Tuesday, December 20, 2011

Full Service, small town style....

   My husband and I were out and about in our small town this past week and drove by one of the local gas stations.  Now, in our neck of the woods, Casey's are the usual convenience "brand".  They swept the market on small town convenience and have made we rural peoples lives easier.  However, that was not the station that we drove past. My husband pointed it out and said "There's something you don't see very often."  It's called "Full Service".

    This station is somewhat hidden by the row of broken down vehicles awaiting their turn with the mechanic. Behind this row is the station with 2 gas pumps in front of it.  If you were to pull up in front of the station, an amazing thing happens. Out of the station comes a human being.  He walks up to your window and asks how he can help you.  He then proceeds to open your gas tank, pick up the nozzle and begin filling your tank with the type of fuel you requested and the exact  amount you want.  These guys are pros.  Never do they go a penny over what you wanted. ( I try that all the time and always  manage to go over....) While your tank is filling, they do some other amazing things.  They will go over to the island and pick up the squeegee and wash your window. They will then ask you to pull the lever for the hood and they will check your oil level.  If it is low, they will ask if you want some added. They will pull a pressure gauge out of their pocket and check the level of air in your tires and fill them if needed.  This whole process is what is known as Full Service.
     If you were to try and stick a credit card in the pump, it would probably get lost in a crack, there is no slot for the plastic.  There is no screen telling you to press the cash button or hit enter.  You don't prepay.  The station takes cash, please, and checks only if they know you.  There is a sign over the door "In God we trust, All others pay cash". Of course, the attendant can make change if you need it, though you usually tell them to fill it with whatever denomination you have in your wallet.

     There is a typical "gas station attendant" uniform as well.  When he comes swaggering out of the station, he is dressed in a navy blue button down shirt and navy blue pants (never jeans).  He will have a pinkish rag with grease stains on it hanging out of the back of his pocket.  He has a tire pressure gauge in his chest pocket and a knife or wrench in the other.  Behind his ear is a ball point pen with the  name of the station printed on it.  He is always prepared. Old ladies swoon when they see him. He is their hero. He cares for their needs and is friendly.  They know they can trust him with the care of their old car.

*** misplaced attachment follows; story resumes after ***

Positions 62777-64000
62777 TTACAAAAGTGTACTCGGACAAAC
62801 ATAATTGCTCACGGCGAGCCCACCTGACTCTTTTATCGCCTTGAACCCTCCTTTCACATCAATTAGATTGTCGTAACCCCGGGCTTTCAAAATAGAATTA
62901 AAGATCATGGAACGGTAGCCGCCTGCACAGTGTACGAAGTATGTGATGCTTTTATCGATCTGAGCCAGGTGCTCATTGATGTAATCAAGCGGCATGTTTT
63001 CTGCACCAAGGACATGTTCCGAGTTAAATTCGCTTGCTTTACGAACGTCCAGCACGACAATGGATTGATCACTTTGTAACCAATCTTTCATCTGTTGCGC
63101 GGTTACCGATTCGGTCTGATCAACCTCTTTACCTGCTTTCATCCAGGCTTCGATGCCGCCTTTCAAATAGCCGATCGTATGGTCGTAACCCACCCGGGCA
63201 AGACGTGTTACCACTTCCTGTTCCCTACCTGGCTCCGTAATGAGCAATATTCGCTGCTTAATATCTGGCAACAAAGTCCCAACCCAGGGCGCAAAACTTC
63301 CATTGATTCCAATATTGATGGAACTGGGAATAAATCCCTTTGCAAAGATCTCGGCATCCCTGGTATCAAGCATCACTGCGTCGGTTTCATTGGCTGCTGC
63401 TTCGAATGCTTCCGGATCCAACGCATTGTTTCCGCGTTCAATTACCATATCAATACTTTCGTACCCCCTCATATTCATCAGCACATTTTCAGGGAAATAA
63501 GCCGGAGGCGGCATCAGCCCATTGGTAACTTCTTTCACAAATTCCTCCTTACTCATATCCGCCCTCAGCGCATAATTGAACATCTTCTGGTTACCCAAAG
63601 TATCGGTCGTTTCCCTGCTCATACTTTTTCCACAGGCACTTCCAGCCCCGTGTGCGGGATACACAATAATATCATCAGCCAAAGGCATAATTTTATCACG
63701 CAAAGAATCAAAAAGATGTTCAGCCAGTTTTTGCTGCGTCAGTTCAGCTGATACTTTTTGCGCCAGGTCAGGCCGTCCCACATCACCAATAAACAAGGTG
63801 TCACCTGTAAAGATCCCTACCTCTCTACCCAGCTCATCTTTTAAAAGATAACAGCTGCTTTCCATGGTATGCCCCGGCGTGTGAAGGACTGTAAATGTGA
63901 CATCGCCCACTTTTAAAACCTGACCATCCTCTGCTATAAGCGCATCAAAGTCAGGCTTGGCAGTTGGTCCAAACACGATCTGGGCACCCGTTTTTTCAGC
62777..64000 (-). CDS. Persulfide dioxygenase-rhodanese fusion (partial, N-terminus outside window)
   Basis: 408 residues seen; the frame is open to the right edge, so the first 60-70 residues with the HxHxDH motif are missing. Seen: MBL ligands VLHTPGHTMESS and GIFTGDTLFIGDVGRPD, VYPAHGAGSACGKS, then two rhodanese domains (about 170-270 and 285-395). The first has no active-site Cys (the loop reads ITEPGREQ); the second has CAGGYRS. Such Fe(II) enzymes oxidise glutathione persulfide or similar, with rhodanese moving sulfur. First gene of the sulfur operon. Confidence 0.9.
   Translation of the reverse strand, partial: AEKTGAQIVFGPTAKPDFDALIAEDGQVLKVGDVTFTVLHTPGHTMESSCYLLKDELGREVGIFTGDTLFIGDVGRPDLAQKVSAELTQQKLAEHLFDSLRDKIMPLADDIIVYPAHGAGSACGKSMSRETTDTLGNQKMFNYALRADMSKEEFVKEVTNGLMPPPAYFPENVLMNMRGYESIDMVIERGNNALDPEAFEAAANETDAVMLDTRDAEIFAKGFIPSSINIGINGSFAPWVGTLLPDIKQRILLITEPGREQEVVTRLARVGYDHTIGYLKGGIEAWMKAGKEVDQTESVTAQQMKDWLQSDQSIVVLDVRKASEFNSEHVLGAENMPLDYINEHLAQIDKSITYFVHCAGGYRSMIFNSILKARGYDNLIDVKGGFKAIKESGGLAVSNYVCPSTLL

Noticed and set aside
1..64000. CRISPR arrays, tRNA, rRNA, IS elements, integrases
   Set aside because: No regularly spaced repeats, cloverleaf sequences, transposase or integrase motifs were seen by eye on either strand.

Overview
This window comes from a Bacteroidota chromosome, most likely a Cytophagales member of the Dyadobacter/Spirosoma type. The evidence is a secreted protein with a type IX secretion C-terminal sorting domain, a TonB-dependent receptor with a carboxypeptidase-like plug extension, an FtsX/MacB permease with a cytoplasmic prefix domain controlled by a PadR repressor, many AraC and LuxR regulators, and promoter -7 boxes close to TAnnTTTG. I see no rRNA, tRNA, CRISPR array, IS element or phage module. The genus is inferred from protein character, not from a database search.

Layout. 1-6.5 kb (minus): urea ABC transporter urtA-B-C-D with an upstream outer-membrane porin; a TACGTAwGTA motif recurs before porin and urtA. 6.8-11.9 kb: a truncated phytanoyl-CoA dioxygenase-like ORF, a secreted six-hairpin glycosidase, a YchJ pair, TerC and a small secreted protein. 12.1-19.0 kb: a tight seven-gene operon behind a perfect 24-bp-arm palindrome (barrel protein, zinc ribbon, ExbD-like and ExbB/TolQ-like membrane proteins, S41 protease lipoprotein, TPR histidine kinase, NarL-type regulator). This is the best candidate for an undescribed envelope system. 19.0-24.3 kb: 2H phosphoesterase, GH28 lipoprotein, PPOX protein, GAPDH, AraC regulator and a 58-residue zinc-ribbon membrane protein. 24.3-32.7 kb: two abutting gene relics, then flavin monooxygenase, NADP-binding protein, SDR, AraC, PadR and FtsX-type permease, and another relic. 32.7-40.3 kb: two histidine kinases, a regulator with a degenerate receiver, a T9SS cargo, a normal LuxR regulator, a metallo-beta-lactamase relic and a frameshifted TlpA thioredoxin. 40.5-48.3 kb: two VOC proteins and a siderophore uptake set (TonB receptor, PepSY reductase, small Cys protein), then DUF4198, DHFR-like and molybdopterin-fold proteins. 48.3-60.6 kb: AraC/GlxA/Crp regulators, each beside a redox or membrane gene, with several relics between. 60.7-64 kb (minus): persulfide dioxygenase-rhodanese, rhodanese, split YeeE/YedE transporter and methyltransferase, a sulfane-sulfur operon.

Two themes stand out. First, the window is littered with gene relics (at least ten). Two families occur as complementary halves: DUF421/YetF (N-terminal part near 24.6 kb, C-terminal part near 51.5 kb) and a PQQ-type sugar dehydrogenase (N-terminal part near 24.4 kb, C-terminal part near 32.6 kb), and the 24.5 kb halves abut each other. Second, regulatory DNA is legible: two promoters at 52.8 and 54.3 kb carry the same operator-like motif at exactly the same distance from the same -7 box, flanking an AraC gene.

Those of you who live in more suburban and populated areas don't have this privilege. If you were to pull up to a gas station and a guy came out and tapped on your window, you most likely would not open it. You would maybe even drive off.  My brother worked at one of these full service stations in our small town. It was on a main highway from Chicago. Big city people were so amazed at what he did, that he would get $100 tips all the time.
     I can remember the gas station in our small town when I was a girl.  I can distinctly hear my dad saying "Filler-up" when he rolled down his window.  My dad's name is Phillip, and one of my brothers used to think that you had to say your name in order to get gas!  I can also distinctly recall the sound of the air bell that would ring as you drove over the hose to warn the attendant that someone was there. We would try to jump on the hose to make it ding.
     With the economy crisis lately, there has been a rise in gas theft at stations.  Gas companies might do well to hire an attendant to fill people up and prevent them from driving off with stolen fuel.  You would be less likely to drive off if the attendant actually saw your face. Rolling down that window and telling him to fill you up makes you committed for the long haul. No driving off without pay!
    This service comes from a long tradition of gas station attendants down through the ages. Men who weren't afraid to get their hands greasy and knew an engine inside out.  Picture Goober on Andy Griffith.  If he heard a strange sound in your engine, he could diagnose it on the spot.  And, he could take care of it for you. His job was to serve.  It is a service that has almost become extinct,  but you'll STILL get that in a small town!